Posted on February 1st, 2013 by Paul Stainthorp
It’s been a while since we ran the Jerome project at the University of Lincoln, but it’s far from dead, and thanks to the recent leaps forward in establishing a proper data.lincoln.ac.uk (and data.ac.uk) portal, you can now access a permanent copy of our open catalogue data, at:
Just as in the original Jerome application, this data is constantly harvested from our catalogue over a number of days, one record at a time in an endless cycle.
It’s a ‘minimally invasive’ method that doesn’t put too heavy a load on the catalogue itself, or require us to run any additional software on our catalogue server – and it means that, on average, no record in the open data is more than a couple of days out of date. The data harvested is stored in Nucleus before being processed and published to data.lincoln.ac.uk.
If you have any technical questions about the process, it’s worth contacting LNCD (specifically, Nick Jackson).
The biggest difference between the original Jerome and this new process is that Jerome scraped XML views of catalogue records from our web OPAC, while son-of-Jerome harvests the records one at a time over Z39.50, using the YAZ PHP extension. We’re also publishing the data this time as BibJSON, rather than MakeItUpAsWeGoAlongJSON.
There’s a lot more data to come, including:
- Richer bibliographic data on each item (it’s somewhat bare-bones at the minute!)
- Library item data (i.e. copies of particular works)
- Reading lists
- Repository records
- Usage and activity data
Posted on May 16th, 2012 by Paul Stainthorp
Today we published data on approximately 1.8 million items loaned from the University of Lincoln’s libraries since 2001. The data is available to re-use under a CC0 licence, and can be downloaded from:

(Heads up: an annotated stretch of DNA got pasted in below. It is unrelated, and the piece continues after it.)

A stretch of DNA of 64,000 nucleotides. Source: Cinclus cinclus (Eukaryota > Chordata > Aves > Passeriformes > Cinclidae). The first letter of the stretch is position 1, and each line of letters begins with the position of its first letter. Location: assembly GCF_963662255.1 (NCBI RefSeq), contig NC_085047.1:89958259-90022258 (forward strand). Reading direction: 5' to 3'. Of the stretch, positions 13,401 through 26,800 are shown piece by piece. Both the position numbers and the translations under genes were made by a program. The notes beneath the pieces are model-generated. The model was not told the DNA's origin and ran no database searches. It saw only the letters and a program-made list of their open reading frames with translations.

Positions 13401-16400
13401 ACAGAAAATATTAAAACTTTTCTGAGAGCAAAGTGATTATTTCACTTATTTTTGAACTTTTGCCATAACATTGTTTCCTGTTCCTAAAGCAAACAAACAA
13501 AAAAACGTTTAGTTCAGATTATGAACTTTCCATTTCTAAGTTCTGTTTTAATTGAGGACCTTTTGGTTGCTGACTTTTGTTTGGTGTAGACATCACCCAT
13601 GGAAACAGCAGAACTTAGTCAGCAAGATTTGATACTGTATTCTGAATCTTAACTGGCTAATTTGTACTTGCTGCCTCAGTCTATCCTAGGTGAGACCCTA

We’ve done this as part of our involvement in the Copac Activity Data Project, a.k.a. SALT2. Along with data from the universities of Manchester, Sussex, Cambridge and Huddersfield, our circulation data will be used to power a ‘recommender API‘, which libraries will be able to use to build “People who borrowed X also borrowed Y“-type services. The API will benefit from the power of aggregated data from multiple institutions of different types, containing tens of millions of circulation events.
You’ll notice as well that we’ve chosen to host the data on our brand-new Orbital (v0.1) research data management application. Each dataset has a persistent citable URI. We’ll be keeping the data up-to-date, and generating a new activity data file from our library circulation logs shortly after the end of each academic year.
The data consists of a number of CSV files (one for each academic year since 2000-01, plus a huge file of all the data), containing the following fields:
||The date and time of the loan event, in the format: dd/mm/yyyy hh:mm
||A cryptographic hash of the internal system ID associated with the borrower of the item, as used in the University of Lincoln’s library system.
||A cryptographic hash of the internal system ID associated with the bibliographic work borrowed, as used in the University of Lincoln’s library system.
||The ISBN of the work borrowed (10 or 13 digits).
||The main author of the work borrowed.
||The title of the work.
||The publication year of the work in the form: yyyy
I’ll blog in detail another time about exactly how we created the data extracts. In short:
- There is a table in the SirsiDynix Horizon library management system called circ_tran which records every instance of item number X borrowed by user number Y at time Z. [#1]
- There is another table which provides a lookup between item numbers and the numbers of the bibliographic works of which they are a copy. [#2]
- Dave Pattern at the University of Huddersfield wrote a Perl script which scrapes all the bibliographic data (title, author, ISBN) for each work from our OPAC (Horizon Information Portal) and writes it to a text file. [#3]
- Developer, Jamie Mahoney of CERD/LNCD then stepped in, using some pretty heavy SQL on the original 3 data extracts, to:
- Hash the internal Horizon user and work ID numbers to provide anonymity;
- Convert the internal Horizon date and time stamps in extract [#1] from a version of Unix time into a readable datestamp (formula hint: cko_date*86400 + cko_time*60);
- Used the item/work lookup table [#2] to pull in the bibliographic details for each loan in [#1] from the bibliographic table [#3] (an epic SQL JOIN query), removing items which are no longer represented in our library system;
- Removed any items without an ISBN, which are of no use to the SALT recommender API;
- Tweaked the punctuation and formatting;
- Split the data into separate files for each year.
Once again, the data is at:
Thanks are due to Chris Leach and Dave Pattern for Horizon-fu, and to Jamie Mahoney for his patient wrangling of several millions of lines of data!
You can find out more about the Copac Activity Data Project/SALT2, at: http://copac.ac.uk/innovations/activity-data/